Discussions of Mormons and Mormon life, Book of Mormon issues and evidences, and other Latter-day Saint (LDS) topics.

Saturday, February 21, 2009

My Top Ten LDS Best Practices for People of Any Faith

In the business world, people are always talking about "best practices" that they glean from other businesses and can adopt in their own way. Today I thought I'd share a few aspects of the ideal LDS experience that others can adopt. While the real spiritual core of the LDS experience is faith in Christ and learning to follow Him, I've picked some best practices that can be adopted by those who don't accept Christianity. Otherwise the best practices would start with the basic principles of the Gospel such as (1) having faith in Christ, (2) repenting of your sins through the power of His Atonement and seek to follow Him, (3) being baptized in the name of Jesus Christ, receiving the gift of the Holy Ghost through the laying on of hands (oops - you just became a Mormon!). To avoid too much discomfort for others, here's my list that I think most people can do in their own way. Several items are aimed at families or parents in particular - skip those if they don't apply. They aren't in any particular order - well, I guess they are in exactly one particular order, now that I think about it, but not prioritized.

Why would anyone want to do these things? Hey, they're best practices. If you choose to do any or all of these things, I think they will make your life better. So give it a try!

Please note that many of these are NOT uniquely LDS. Some people in other faiths, Christian and non-Christian, practice versions of these already. But there may be a tidbit or two you wish to adopt. And you may have best practices from your faith that LDS folks should start considering. Let me know!

Mormanity's Top Ten LDS Best Practices for People of Any Faith


  1. Family Home Evening (regularly scheduled weekly time - often Monday evening - for the family to spend time together learning, playing, etc.)

  2. Daily Prayer (or meditation) - seeking power beyond your own, focusing, reflecting, gaining inspiration, offering thanks as you recognize what blessings you have. Practice tip: Do this alone and also as a family or couple. "Family prayer" is a great way to bring people together and strengthen ties united by faith.

  3. Food Storage - very important in this era! Mormons are encouraged to be prepared for emergencies and difficult times. Storing basics of food, water, clothing, etc., but especially food can make a huge difference. Store up to a full-year of basics like grains, vegetable oil, etc. if possible.

  4. Parental Interviews - regular one-on-one time in which parents talk to children and see how they are progressing in their faith, in school, in relationships with others, in spiritual, mental, and physical health. Often the "Father Interview" in Mormon families, but can be mother or father - it's a fabulous concept.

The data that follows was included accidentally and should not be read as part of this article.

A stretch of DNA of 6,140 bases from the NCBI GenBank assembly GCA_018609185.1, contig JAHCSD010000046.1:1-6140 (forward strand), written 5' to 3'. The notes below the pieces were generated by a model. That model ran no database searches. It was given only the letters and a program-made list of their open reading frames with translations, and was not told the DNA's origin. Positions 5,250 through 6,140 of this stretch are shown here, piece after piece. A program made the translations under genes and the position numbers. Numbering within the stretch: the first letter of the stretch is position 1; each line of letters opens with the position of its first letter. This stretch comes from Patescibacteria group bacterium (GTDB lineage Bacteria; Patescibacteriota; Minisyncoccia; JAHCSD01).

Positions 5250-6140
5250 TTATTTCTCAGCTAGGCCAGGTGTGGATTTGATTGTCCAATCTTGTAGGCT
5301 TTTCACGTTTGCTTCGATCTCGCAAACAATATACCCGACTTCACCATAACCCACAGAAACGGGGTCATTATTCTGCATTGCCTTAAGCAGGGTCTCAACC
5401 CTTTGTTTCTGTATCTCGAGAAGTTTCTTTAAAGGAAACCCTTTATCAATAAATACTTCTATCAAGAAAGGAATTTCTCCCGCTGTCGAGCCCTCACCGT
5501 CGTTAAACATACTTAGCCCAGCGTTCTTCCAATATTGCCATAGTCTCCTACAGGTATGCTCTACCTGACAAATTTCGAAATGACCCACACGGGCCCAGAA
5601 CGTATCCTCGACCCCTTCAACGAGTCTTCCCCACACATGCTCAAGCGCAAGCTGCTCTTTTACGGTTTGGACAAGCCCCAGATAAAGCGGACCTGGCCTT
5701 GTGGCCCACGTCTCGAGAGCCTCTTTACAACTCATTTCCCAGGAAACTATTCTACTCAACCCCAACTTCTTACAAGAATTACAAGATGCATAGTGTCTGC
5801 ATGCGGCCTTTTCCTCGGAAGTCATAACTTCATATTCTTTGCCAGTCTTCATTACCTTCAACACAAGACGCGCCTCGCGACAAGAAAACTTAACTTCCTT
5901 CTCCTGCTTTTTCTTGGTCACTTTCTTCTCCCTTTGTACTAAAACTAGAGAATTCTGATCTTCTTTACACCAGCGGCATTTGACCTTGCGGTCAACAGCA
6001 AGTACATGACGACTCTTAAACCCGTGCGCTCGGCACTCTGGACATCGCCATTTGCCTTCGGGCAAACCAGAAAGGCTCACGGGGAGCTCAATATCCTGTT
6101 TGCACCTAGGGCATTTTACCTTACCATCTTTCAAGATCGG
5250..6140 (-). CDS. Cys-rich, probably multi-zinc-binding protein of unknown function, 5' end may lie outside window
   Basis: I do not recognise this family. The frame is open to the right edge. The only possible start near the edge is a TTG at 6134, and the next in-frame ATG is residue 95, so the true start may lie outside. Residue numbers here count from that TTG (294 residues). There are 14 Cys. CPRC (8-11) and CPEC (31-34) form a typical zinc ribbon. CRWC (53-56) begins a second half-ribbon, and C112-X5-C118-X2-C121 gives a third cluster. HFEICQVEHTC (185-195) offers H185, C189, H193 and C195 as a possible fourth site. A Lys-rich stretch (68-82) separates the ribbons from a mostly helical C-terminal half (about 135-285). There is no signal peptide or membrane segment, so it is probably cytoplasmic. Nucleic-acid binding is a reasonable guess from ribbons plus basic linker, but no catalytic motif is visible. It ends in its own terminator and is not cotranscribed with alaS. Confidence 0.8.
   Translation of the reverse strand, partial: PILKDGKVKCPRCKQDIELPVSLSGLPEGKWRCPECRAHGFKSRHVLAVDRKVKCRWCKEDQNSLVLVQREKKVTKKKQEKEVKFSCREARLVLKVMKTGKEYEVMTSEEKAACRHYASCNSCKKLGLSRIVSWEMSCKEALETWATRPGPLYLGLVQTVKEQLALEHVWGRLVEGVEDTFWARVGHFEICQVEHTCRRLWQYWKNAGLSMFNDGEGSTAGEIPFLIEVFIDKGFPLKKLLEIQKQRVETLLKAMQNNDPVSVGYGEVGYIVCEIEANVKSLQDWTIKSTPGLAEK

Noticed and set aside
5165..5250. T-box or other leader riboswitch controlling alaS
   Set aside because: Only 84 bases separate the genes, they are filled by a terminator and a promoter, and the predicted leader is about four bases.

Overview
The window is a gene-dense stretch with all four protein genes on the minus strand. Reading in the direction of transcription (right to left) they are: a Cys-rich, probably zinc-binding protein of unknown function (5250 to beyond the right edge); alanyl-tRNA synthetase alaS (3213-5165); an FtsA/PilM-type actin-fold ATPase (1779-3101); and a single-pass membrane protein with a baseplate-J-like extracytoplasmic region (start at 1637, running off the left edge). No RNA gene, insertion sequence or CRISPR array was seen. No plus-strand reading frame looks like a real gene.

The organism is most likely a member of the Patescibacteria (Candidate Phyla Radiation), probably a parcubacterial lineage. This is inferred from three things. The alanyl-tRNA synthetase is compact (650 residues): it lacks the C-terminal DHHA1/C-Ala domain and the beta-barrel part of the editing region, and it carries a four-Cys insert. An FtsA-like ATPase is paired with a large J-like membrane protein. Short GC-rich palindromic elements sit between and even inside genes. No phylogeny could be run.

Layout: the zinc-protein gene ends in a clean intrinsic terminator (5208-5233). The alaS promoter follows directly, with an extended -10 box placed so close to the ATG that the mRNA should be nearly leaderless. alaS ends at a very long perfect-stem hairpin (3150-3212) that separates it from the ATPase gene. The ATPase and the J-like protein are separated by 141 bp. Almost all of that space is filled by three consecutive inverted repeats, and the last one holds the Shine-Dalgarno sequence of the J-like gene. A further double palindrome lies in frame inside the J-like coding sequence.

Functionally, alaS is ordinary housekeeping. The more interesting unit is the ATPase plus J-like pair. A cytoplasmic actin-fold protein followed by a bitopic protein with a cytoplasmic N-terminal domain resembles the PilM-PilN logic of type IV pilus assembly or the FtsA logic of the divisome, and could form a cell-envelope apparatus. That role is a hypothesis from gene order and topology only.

5. Family History and Journal Keeping - Learn about your roots and leave a written record for your own posterity. And remember, our vast genealogical resources are there for anyone!

  6. Tithing - Even if you don't have a religion, the discipline of giving 10% of your income to charity brings a variety of blessings, not just to those you help. It will teach you discipline in your finances and help you recognize how serving others or serving God is more important than money.

  7. Reading Together as Family - might be covered in part by the Home Evening item or the next item below, but it's so important that it deserves special mention. Doesn't have to be scriptures or religious material of any kind. This is especially wonderful when you have young children, but we've had great results all the way into high school with this.

  8. Daily Study of Scriptures / Sacred Writings - you need to be grounded in sources of wisdom such as whatever you treasure as scripture or, of you don't believe in scriptures, the best, wisest books you can find. Study and learn. But I recommend the Bible AND the Book of Mormon. (Ooops, there I go again....)

  9. Service through House Calls (Home and Visiting Teaching Analogs) - Get off your couch and go out and visit other people. Look after a few families in the area. Care, serve, help, teach, spread the wealth around in a voluntary way. Service driven by love is what makes us rise above the animal kingdom.

  10. Strive for High Personal Standards (Sexual Morality, Honesty and Integrity, Avoiding Harmful Drugs Including Liquor and Tobacco, No Cussing, Shun Pornography) - Ouch, some won't like this, but I think one of the best ways to have a happy and meaningful life is to have self-control and avoid the destructive influences of walking in the low and easy path of the world. The basic teachings of the Church about sexual morality (no sex outside of marriage) would save so many people from disease, divorce, and heartache if practiced (yeah, that applies to us Mormons too!). Ditto for the LDS health code with its prohibitions against tobacco and alcohol. And while you're at it, you'll find that you become a better communicator when you drop all those cusswords from your vocabulary. These things that supposedly constrain us actually bless us and make us more free and capable.